Drupal looking to adopt React

Drupal react

Last week at DrupalCon Vienna, I proposed adding a modern JavaScript framework to Drupal core. After the keynote, I met with core committers, framework managers, JavaScript subsystem maintainers, and JavaScript experts in the Drupal community to discuss next steps. In this blog post, I look back on how things have evolved, since the last time we explored adding a new JavaScript framework to Drupal core two years ago, and what we believe are the next steps after DrupalCon Vienna.

As a group, we agreed that we had learned a lot from watching the JavaScript community grow and change since our initial exploration. We agreed that today, React would be the most promising option given its expansive adoption by developers, its unopinionated and component-based nature, and its well-suitedness to building new Drupal interfaces in an incremental way. Today, I'm formally proposing that the Drupal community adopt React, after discussion and experimentation has taken place.

Two years ago, it was premature to pick a JavaScript framework

Three years ago, I developed several convictions related to "headless Drupal" or "decoupled Drupal". I believed that:

  1. More and more organizations wanted a headless Drupal so they can use a modern JavaScript framework to build application-like experiences.
  2. Drupal's authoring and site building experience could be improved by using a more modern JavaScript framework.
  3. JavaScript and Node.js were going to take the world by storm and that we would be smart to increase the amount of JavaScript expertise in our community.

(For the purposes of this blog post, I use the term "framework" to include both full MV* frameworks such as Angular, and also view-only libraries such as React combined piecemeal with additional libraries for managing routing, states, etc.)

By September 2015, I had built up enough conviction to write several long blog posts about these views (post 1, post 2, post 3). I felt we could accomplish all three things by adding a JavaScript framework to Drupal core. After careful analysis, I recommended that we consider React, Ember and Angular. My first choice was Ember, because I had concerns about a patent clause in Facebook's open-source license (since removed) and because Angular 2 was not yet in a stable release.

At the time, the Drupal community didn't like the idea of picking a JavaScript framework. The overwhelming reactions were these: it's too early to tell which JavaScript framework is going to win, the risk of picking the wrong JavaScript framework is too big, picking a single framework would cause us to lose users that favor other frameworks, etc. In addition, there were a lot of different preferences for a wide variety of JavaScript frameworks. While I'd have preferred to make a bold move, the community's concerns were valid.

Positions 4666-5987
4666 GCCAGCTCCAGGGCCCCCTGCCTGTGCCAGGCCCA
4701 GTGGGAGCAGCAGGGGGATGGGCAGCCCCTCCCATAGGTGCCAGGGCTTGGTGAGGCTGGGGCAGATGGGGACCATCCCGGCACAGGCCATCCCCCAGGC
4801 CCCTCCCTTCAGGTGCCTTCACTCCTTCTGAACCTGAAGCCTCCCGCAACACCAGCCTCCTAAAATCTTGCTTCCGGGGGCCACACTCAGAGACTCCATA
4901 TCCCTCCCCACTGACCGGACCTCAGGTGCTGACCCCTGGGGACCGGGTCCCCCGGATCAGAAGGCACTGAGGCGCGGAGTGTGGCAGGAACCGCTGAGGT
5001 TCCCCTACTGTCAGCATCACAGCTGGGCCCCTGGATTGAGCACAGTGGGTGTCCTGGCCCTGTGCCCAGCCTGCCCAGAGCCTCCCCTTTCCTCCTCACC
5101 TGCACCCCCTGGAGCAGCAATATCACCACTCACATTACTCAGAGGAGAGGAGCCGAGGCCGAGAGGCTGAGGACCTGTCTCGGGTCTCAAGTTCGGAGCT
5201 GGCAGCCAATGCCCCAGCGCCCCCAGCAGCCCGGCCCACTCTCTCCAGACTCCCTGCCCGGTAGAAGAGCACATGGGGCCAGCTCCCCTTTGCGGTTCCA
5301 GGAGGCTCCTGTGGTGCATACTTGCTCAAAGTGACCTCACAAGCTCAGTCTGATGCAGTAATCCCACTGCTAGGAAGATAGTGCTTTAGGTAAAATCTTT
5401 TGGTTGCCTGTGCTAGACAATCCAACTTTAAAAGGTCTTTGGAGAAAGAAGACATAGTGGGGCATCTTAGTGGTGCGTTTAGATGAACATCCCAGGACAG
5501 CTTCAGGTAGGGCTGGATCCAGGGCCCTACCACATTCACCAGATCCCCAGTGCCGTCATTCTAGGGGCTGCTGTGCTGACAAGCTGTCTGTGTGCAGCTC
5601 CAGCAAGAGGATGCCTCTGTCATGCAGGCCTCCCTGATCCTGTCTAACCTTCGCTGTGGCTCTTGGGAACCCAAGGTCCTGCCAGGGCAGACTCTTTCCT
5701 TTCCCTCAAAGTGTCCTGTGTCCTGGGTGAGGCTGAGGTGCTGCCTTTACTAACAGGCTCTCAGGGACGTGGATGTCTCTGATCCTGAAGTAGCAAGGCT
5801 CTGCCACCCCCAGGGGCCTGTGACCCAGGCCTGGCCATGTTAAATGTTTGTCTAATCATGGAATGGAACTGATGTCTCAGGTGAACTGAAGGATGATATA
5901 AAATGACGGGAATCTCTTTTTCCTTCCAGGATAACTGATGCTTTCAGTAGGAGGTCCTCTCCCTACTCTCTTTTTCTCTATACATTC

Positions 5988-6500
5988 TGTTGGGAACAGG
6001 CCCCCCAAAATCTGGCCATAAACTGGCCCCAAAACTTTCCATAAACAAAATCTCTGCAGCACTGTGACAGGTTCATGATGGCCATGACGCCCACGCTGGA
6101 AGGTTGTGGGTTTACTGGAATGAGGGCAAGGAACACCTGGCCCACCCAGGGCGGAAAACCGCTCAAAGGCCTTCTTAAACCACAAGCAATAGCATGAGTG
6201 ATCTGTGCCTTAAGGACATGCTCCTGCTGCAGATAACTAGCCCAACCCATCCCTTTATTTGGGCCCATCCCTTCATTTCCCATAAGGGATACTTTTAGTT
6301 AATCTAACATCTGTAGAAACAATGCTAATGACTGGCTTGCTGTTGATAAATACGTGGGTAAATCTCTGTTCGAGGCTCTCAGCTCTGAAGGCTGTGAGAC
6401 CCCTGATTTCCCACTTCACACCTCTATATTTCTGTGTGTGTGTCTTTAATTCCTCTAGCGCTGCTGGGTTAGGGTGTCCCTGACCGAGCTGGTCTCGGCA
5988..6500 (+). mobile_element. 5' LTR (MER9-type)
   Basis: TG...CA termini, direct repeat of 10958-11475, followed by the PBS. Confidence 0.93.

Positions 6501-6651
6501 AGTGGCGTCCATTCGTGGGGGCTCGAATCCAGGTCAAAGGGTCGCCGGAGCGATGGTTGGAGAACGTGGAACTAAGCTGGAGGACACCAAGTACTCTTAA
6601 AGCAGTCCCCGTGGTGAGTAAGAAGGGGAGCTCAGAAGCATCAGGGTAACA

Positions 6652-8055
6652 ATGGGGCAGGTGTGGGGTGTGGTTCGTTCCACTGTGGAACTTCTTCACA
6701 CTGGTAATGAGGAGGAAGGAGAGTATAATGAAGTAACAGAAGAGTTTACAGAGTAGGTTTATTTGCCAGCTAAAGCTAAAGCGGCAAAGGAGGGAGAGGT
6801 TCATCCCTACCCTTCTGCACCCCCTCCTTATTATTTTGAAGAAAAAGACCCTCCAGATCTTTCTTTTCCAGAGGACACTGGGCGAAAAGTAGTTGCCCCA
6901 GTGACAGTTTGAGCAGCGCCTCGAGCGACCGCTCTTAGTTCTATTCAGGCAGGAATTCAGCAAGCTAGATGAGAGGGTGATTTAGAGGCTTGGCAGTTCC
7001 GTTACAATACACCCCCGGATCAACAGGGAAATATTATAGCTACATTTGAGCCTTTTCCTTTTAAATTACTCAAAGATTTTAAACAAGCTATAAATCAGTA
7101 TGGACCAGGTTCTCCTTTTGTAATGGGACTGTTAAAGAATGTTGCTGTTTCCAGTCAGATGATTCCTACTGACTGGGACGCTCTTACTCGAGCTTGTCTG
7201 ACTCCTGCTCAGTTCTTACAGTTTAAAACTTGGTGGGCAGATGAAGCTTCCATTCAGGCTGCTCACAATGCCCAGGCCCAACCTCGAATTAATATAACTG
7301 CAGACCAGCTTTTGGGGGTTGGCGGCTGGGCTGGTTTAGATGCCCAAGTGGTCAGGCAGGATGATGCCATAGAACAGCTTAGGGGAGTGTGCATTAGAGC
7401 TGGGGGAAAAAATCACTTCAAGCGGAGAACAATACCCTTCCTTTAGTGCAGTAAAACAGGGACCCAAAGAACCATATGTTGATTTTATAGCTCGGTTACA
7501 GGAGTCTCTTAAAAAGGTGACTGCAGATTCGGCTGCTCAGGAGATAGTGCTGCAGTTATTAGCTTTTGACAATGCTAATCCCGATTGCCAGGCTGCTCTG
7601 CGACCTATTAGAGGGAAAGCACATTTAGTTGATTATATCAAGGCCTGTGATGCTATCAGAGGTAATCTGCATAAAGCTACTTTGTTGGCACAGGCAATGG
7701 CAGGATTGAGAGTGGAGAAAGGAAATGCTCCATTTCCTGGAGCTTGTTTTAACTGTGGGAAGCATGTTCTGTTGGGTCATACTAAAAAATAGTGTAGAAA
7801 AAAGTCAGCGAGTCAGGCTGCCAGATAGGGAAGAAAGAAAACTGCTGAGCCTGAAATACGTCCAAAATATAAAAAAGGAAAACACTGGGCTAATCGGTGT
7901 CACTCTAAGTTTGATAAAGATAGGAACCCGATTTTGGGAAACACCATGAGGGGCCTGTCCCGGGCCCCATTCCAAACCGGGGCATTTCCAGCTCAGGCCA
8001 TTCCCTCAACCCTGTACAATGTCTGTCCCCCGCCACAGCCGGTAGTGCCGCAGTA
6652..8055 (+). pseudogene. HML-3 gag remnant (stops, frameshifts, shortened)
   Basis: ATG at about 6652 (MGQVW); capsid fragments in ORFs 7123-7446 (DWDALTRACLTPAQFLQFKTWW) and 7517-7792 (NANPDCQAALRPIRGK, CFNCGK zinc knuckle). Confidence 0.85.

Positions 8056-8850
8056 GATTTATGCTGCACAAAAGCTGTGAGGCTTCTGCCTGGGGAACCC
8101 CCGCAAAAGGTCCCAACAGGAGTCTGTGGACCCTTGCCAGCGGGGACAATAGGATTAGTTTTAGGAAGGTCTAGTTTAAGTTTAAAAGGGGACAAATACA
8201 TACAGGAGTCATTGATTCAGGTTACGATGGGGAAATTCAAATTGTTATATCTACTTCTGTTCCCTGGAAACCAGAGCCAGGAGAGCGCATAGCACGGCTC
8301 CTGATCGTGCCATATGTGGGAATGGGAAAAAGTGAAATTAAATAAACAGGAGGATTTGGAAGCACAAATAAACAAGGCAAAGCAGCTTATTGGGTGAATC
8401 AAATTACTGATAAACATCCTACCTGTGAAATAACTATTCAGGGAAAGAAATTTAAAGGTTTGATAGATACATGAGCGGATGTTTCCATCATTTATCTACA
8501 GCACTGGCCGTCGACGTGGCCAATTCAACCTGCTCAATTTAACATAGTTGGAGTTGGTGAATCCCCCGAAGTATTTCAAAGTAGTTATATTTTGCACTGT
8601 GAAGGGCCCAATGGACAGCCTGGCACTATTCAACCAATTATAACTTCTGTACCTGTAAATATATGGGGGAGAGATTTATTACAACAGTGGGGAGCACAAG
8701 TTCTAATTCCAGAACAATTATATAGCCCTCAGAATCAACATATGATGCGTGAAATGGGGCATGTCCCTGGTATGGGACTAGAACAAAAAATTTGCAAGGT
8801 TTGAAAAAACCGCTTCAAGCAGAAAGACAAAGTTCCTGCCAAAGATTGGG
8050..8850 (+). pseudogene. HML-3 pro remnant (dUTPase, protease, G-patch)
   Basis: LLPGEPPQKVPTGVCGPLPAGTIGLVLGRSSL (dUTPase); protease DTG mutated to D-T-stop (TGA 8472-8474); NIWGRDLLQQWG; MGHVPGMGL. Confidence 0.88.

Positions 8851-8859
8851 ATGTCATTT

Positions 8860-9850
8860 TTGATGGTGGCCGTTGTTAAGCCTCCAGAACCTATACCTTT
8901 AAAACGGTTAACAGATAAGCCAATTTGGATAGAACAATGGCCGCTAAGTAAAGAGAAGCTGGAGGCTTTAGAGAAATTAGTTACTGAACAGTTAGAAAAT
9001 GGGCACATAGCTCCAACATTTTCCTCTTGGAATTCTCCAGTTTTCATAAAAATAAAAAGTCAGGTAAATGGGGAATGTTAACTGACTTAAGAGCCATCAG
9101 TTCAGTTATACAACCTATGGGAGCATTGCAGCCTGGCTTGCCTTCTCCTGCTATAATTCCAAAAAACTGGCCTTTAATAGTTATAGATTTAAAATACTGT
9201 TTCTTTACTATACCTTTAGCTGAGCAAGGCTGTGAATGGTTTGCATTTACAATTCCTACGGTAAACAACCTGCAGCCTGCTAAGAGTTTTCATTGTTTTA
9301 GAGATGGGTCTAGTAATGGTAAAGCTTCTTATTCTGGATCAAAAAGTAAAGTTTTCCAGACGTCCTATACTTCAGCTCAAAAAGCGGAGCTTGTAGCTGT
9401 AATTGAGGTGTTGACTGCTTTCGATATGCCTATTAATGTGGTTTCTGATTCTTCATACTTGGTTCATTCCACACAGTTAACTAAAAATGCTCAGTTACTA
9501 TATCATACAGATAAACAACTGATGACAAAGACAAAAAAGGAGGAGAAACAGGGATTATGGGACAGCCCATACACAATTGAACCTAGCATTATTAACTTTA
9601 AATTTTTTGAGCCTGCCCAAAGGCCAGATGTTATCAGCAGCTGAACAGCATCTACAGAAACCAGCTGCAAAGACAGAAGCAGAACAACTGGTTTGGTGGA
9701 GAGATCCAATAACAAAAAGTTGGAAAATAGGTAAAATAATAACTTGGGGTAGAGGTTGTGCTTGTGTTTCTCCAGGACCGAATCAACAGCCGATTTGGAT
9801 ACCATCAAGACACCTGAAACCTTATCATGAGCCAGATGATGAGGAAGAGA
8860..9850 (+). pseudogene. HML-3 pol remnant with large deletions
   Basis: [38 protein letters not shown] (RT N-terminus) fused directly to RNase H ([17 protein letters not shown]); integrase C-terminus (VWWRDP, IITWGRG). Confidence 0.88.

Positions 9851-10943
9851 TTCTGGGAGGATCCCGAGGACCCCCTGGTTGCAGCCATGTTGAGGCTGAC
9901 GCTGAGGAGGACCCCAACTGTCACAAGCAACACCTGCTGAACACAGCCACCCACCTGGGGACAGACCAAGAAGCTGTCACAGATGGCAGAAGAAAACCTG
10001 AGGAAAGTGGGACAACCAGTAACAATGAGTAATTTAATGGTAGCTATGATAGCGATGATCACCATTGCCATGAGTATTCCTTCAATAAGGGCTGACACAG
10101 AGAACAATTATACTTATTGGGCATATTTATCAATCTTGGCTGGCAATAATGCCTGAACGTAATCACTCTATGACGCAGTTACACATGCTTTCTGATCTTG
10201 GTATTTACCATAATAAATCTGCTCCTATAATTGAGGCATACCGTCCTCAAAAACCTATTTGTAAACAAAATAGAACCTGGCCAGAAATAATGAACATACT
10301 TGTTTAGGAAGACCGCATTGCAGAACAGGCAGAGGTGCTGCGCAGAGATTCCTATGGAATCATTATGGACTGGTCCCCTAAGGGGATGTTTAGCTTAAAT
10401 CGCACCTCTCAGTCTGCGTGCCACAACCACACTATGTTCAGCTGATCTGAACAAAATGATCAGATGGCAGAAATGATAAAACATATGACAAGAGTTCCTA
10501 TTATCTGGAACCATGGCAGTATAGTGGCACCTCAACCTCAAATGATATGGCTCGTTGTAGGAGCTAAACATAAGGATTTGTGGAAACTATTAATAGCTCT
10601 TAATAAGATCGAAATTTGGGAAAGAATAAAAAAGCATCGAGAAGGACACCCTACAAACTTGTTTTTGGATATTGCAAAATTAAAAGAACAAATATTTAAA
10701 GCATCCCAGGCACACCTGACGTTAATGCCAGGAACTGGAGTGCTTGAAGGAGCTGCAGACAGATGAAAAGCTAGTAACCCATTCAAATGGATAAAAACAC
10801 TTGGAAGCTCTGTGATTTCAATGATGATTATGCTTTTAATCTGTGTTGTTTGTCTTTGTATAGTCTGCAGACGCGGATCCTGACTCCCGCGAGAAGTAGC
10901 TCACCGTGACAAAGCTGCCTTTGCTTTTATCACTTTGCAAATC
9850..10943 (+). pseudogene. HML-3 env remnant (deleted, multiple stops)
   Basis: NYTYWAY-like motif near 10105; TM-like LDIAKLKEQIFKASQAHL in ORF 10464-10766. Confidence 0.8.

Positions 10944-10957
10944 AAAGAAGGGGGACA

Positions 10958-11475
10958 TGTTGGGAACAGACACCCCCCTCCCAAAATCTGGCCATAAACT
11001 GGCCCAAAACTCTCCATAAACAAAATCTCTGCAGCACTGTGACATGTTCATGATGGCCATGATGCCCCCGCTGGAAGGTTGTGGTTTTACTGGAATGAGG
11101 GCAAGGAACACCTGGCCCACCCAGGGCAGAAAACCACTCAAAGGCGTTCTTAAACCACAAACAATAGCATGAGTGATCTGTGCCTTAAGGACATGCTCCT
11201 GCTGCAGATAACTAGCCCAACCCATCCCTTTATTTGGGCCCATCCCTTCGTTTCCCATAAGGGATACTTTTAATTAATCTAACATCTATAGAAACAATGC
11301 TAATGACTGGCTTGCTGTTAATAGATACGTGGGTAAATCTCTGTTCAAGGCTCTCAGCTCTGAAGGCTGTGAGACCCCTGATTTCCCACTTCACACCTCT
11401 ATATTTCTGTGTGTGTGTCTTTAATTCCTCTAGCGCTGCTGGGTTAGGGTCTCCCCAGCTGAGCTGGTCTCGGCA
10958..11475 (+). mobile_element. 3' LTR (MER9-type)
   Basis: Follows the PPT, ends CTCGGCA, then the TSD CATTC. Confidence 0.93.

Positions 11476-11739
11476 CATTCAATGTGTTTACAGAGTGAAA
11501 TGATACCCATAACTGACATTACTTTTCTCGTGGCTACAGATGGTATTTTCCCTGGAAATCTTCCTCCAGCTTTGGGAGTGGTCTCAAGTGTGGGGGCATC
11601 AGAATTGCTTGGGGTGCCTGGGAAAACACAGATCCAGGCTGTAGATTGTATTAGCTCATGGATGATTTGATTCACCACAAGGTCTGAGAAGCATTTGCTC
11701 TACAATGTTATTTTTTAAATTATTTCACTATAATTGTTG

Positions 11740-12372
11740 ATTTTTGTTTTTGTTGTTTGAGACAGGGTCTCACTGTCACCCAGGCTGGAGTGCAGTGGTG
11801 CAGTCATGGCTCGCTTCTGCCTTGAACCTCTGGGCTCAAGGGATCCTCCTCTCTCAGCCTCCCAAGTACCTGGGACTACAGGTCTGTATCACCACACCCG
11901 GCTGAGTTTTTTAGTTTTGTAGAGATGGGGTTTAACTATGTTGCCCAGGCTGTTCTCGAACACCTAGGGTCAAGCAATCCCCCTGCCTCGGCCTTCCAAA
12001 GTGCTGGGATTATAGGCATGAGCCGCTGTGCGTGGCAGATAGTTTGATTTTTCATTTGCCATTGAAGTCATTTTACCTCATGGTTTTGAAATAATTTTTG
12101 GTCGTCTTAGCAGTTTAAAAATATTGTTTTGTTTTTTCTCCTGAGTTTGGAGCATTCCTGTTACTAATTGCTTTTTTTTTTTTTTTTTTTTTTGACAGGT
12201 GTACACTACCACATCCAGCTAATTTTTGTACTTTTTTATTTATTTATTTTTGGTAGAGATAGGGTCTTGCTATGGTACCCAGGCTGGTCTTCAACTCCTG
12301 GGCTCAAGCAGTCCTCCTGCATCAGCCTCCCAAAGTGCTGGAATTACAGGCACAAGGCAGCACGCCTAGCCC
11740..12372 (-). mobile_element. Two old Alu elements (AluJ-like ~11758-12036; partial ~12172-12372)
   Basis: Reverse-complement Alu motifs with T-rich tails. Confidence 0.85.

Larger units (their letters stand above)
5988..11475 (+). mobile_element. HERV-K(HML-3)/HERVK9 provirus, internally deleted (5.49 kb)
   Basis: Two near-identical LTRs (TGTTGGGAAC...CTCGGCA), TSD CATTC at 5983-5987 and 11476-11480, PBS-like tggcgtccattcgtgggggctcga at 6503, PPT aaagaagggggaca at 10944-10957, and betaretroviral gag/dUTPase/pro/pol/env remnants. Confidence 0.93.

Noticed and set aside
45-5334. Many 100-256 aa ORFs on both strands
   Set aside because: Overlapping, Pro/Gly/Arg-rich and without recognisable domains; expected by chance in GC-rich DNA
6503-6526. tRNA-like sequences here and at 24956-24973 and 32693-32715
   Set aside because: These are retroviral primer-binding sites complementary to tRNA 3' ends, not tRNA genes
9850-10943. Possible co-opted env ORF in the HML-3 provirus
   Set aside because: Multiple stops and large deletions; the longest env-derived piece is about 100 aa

Focusing on Drupal's web services instead

By May of 2016, after listening to the community, I changed my approach; instead of adding a specific JavaScript framework to Drupal, I decided we should double down on improving Drupal's web service APIs. Instead of being opinionated about what JavaScript framework to use, we would allow people to use their JavaScript framework of choice.

I did a deep dive on the state of Drupal's web services in early 2016 and helped define various next steps (post 1, post 2, post 3). I asked a few of the OCTO team members to focus on improving Drupal 8's web services APIs; funded improvements to Drupal core's REST API, as well as JSON API, GraphQL and OpenAPI; supported the creation of Waterwheel projects to help bootstrap an ecosystem of JavaScript front-end integrations; and most recently supported the development of Reservoir, a Drupal distribution for headless Drupal. There is also a lot of innovation coming from the community with lots of work on the Contenta distribution, JSON API, GraphQL, and more.

The end result? Drupal's web service APIs have progressed significantly the past year. Ed Faulkner of Ember told us: "I'm impressed by how fast Drupal made lots of progress with its REST API and the JSON API contrib module!". It's a good sign when a core maintainer of one of the leading JavaScript frameworks acknowledges Drupal's progress.